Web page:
The Bible sometimes uses the same imagery to teach a variety of things. For example, the lion is used to represent the Messiah (Revelation 5:5) and Satan (1 Peter 5:8). Jesus is the Morning Star (Revelation 22:16); He will give faithful believers the Morning Star (Revelation 2:28), and Lucifer means “Morning Star” (Isaiah 14:12).
Marriage is another example of imagery used to illustrate different relationships. The church is betrothed and will be married to Jesus (Revelation 19:7), Israel will be married to the Lord (Hosea 2:19-20), yet Israel will also be married to a destination, the Land of Israel (Isaiah 62:4). Revelation 21:2 suggests believers who are married to Jesus will also be married to a destination: the New Jerusalem.
To understand the imagery of a text, it is important to distinguish between imagery that is consistent (the Spirit represented as a dove) and imagery that is merely used to illustrate a particular truth while used to illustrate another truth elsewhere.
This is certainly the case when understanding 1 Peter 2:2-3—the imagery of “the milk of the Word.” Peter’s use of this imagery is different from Paul’s (1 Corinthians 3:2) or the later book of Hebrews (Hebrews 5:12-13).
Like newborn infants, long for the pure spiritual milk, that by it you may grow up into salvation—if indeed you have tasted that the Lord is good. (ESV)
When many of us read this text, the temptation is to read into it imagery from other sources. For example, the writer to the Hebrews contrasts the milk of the Word with the meat of the Word (Hebrews 5:12-13). But the original readers did not have the Book of Hebrews (written about 67 AD)—it was written after 1 Peter (which was written about 64 AD).
Paul wrote 1 Corinthians probably about 55 AD, but in 1 Corinthians 3:2, he is scolding the Corinthians for not advancing to solid food, not urging them to seek out milk: “I fed you with milk, not solid food, for you were not ready for it. And even now you are not yet ready.” He uses the term “milk” differently from Peter, and there is not evidence that Peter is building on Paul’s imagery.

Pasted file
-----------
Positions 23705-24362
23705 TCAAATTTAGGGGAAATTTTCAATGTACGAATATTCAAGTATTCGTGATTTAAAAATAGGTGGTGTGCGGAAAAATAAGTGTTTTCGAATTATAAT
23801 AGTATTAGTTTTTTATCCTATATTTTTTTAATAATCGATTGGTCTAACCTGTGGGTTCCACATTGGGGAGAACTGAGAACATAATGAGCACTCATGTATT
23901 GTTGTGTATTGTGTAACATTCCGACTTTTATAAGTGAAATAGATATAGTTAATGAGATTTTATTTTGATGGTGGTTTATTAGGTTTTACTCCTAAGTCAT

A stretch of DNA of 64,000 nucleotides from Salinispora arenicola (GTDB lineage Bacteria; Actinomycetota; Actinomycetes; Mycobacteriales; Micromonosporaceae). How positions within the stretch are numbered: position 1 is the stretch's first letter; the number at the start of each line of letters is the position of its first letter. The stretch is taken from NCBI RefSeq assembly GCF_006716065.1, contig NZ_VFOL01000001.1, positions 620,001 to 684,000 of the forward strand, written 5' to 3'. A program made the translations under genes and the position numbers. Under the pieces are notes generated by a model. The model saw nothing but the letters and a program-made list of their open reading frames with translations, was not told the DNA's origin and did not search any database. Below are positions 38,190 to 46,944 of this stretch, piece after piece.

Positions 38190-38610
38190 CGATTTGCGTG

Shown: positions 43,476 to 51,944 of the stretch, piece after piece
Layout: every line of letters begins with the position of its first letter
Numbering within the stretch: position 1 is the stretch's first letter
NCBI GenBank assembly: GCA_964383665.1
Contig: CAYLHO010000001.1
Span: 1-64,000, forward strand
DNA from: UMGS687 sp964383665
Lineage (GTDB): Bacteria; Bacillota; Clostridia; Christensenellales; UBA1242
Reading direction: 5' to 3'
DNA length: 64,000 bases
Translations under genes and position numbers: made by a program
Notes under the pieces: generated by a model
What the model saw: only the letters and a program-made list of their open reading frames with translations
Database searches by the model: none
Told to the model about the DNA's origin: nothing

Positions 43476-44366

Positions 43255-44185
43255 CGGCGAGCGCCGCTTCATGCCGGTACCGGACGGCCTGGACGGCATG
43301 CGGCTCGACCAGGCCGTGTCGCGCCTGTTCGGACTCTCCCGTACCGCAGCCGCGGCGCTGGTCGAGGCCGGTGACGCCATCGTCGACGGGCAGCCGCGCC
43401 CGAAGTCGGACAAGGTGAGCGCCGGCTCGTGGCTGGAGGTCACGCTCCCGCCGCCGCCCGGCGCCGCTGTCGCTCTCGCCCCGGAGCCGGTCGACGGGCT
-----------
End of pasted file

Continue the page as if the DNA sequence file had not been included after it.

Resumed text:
Peter’s illustration should be understood on its own merit and in its own context. Peter’s epistle is not targeting immature believers, as Paul did in 1 Corinthians, or even as did the writer to the Hebrews. He was not contrasting the more difficult teachings of Scripture with entry-level truths. The issue is not a contrast between simplicity and complexity. All Scripture—as Peter uses the term—is milk. And even mature believers are to emulate newborn babes in their quest for milk.
Let’s review the text: “Like newborn infants, long for the pure spiritual milk, that by it you may grow up into salvation—if indeed you have tasted that the Lord is good” (1 Peter 2:2-3)
In Peter’s text, every believer is pictured as a newborn babe. All of Scripture is pictured as the “milk of the Word.” A believer’s craving for the Word is as natural as a newborn baby’s craving for milk. The illustration is quite simple and carries no complex implications read into the text from other sources.
I fully disagree with Arnold Fruchtenbaum (usually one of my favorite commentators) who writes,
Thus, he is identifying them as new believers…. Essentially, the purpose of partaking of spiritual milk to grow toward maturity so that believers can begin to partake of the meat of God’s Word. (Ariel’s Bible Commentary: The Messianic Jewish Epistles, pp. 338-339)
While Fruchentbaum’s viewpoint is theologically correct because it is taught elsewhere, that is not what Peter is saying here. And we need the truth Peter is teaching in addition to the truth Paul taught.
Peter’s admonition carries several implications:
Implication # 1: It is as natural for truly saved people to hunger after Scripture as it is for newborn infants to hunger after milk. One results in the other and is expected. Not all believers are fluent readers, so whether the Word is read or heard, the point is that the hunger exists.